Recent Airline Events Remind Us That Employees Are Your Front-Line Brand Ambassadors
By Michael Layne, President, Marx Layne & Co.
Take confined spaces; a high-maintenance customer or a solo parent with children; and an employee with an attitude problem, even if for just one day.
Recent, highly publicized episodes in Delta Airlines and United Airlines passenger cabins demonstrate how volatile that combination can be—and how it can quickly turn into a public relations nightmare for a company or organization.
The reality is that each employee or staffer is your frontline brand ambassador. At the same time, almost everyone these days is carrying an HD video camera with them in the form of a smart phone. And many don’t hesitate to upload what they have captured of a regretful but irreversible confrontation to the Internet. In a few minutes, the event and its images get splashed across social media and, eventually, make it to news organizations online or the nightly television news.
Airplanes aren’t the only place where we can see hostility erupt. The airport ticket counter. A law firm waiting room. A hospital emergency room. Workplaces of all kinds. The local ice cream shop. The common equation: an employee that acts poorly under stress + incident captured on video and shared over social media with hundreds of thousands of people over a matter of minutes = brand distress that could permanently lose a business their customers, profitability and overall image.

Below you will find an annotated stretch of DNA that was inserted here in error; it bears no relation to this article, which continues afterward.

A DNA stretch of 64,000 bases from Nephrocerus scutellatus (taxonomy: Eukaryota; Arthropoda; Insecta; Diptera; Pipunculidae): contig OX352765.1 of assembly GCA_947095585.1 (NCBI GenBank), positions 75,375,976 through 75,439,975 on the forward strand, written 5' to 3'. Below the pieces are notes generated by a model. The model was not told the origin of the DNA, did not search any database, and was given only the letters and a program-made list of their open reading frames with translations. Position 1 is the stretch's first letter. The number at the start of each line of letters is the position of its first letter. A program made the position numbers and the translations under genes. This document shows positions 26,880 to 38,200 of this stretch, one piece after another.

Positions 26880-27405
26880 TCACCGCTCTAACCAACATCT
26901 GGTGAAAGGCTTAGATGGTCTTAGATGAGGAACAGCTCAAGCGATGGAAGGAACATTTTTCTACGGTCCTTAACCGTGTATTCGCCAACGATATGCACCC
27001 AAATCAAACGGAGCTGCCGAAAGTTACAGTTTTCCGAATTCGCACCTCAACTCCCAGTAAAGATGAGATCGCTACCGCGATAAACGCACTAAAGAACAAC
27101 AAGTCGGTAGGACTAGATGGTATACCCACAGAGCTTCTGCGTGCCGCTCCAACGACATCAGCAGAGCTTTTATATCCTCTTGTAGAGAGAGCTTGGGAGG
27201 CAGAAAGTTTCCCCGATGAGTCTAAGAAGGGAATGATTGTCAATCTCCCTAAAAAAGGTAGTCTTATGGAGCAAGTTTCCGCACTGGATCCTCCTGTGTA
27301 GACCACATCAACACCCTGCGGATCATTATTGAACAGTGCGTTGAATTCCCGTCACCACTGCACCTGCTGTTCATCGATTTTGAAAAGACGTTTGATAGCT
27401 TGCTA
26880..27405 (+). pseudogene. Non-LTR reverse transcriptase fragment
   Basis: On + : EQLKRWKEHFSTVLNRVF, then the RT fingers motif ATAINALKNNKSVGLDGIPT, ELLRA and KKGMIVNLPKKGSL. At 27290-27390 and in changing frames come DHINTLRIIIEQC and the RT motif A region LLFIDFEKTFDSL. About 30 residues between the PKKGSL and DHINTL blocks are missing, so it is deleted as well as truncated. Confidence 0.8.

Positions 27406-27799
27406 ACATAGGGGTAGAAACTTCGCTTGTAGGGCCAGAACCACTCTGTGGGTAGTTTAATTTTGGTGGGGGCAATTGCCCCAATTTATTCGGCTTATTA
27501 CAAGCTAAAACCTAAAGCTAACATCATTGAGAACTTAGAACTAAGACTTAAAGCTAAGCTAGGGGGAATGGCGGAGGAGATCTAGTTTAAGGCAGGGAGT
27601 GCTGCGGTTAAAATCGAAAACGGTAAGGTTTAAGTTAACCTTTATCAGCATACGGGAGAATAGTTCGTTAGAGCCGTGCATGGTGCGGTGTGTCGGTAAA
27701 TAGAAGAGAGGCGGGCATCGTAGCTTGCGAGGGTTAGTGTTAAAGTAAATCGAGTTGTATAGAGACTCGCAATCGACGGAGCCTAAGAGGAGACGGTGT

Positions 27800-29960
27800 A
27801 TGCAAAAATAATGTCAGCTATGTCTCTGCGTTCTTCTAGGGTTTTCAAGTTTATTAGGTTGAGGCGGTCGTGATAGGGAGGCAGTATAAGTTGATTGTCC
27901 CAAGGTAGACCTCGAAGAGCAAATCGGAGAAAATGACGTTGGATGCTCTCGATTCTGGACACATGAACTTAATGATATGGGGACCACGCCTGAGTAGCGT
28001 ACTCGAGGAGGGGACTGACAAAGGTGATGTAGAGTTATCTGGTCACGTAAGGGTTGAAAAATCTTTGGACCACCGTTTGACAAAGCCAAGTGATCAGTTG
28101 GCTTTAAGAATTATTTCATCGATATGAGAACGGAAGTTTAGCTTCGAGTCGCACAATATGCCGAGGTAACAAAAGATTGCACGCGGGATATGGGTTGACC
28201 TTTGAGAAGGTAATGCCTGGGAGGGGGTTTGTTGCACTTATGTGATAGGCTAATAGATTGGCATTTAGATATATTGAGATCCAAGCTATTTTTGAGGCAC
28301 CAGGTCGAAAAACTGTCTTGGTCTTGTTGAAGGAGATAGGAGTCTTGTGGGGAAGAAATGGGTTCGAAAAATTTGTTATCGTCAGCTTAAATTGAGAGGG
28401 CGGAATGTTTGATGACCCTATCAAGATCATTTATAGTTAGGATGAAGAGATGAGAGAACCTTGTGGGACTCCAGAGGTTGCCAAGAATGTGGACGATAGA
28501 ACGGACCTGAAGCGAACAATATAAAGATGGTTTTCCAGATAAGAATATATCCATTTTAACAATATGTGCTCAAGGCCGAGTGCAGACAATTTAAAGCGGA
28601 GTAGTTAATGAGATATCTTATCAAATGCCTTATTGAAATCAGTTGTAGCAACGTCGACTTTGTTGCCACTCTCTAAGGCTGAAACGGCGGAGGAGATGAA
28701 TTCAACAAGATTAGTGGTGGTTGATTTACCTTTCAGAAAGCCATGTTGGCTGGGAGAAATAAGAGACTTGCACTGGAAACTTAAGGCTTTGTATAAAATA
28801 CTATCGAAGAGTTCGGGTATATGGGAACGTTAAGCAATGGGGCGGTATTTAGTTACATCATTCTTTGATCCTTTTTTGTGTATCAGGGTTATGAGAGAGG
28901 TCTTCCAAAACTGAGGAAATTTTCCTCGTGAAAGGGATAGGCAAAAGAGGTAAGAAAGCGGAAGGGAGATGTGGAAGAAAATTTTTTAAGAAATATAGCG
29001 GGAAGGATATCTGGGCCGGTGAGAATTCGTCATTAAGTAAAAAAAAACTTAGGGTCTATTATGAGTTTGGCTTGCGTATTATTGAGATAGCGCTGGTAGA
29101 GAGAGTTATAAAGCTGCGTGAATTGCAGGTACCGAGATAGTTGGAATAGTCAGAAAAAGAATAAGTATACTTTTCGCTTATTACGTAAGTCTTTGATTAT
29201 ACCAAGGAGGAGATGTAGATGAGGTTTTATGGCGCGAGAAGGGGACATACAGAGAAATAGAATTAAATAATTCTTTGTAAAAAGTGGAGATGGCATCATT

How do we respond in this age of smart phones and social media? First, we must acknowledge that confrontations or incidents being recorded by citizen journalists are not bad in and of themselves. Already, in our young digital age, wrongs have been righted because someone recorded an event and had the courage to share it with the world.
From a business owner’s perspective, such videos must be accepted as the fresh and raw learning experiences they become. Here is where your employees may not be adequately trained. This is what your company looks like—for now—to the world at large, even when a video doesn’t entirely represent what happened. Perception quickly morphs into “reality.”
When an employee has clearly misbehaved, perhaps in the rigid application of company policies and procedures, the issue becomes, what do we do now; how can we turn a negative situation into a more positive one.
It’s not that complicated. The president or leader of the organization must be prepared to appropriately and immediately apologize and to show empathy. Then the key spokesperson must then announce what steps are being taken to make sure it doesn’t happen again and continue to communicate with key constituents; to make sure this is a sincere apology and effort.
We only need to be reminded of the regretful tone and actions of the former chief executive of oil and energy company BP after the Deepwater Horizon oil spill to know what not to do.
As public relations counselors and crisis communications experts, we regularly advise clients in this manner. Employees are your brand ambassadors. But leadership must set the tone and convey and sustain the key messages. We can help in that effort of restoring brand equity.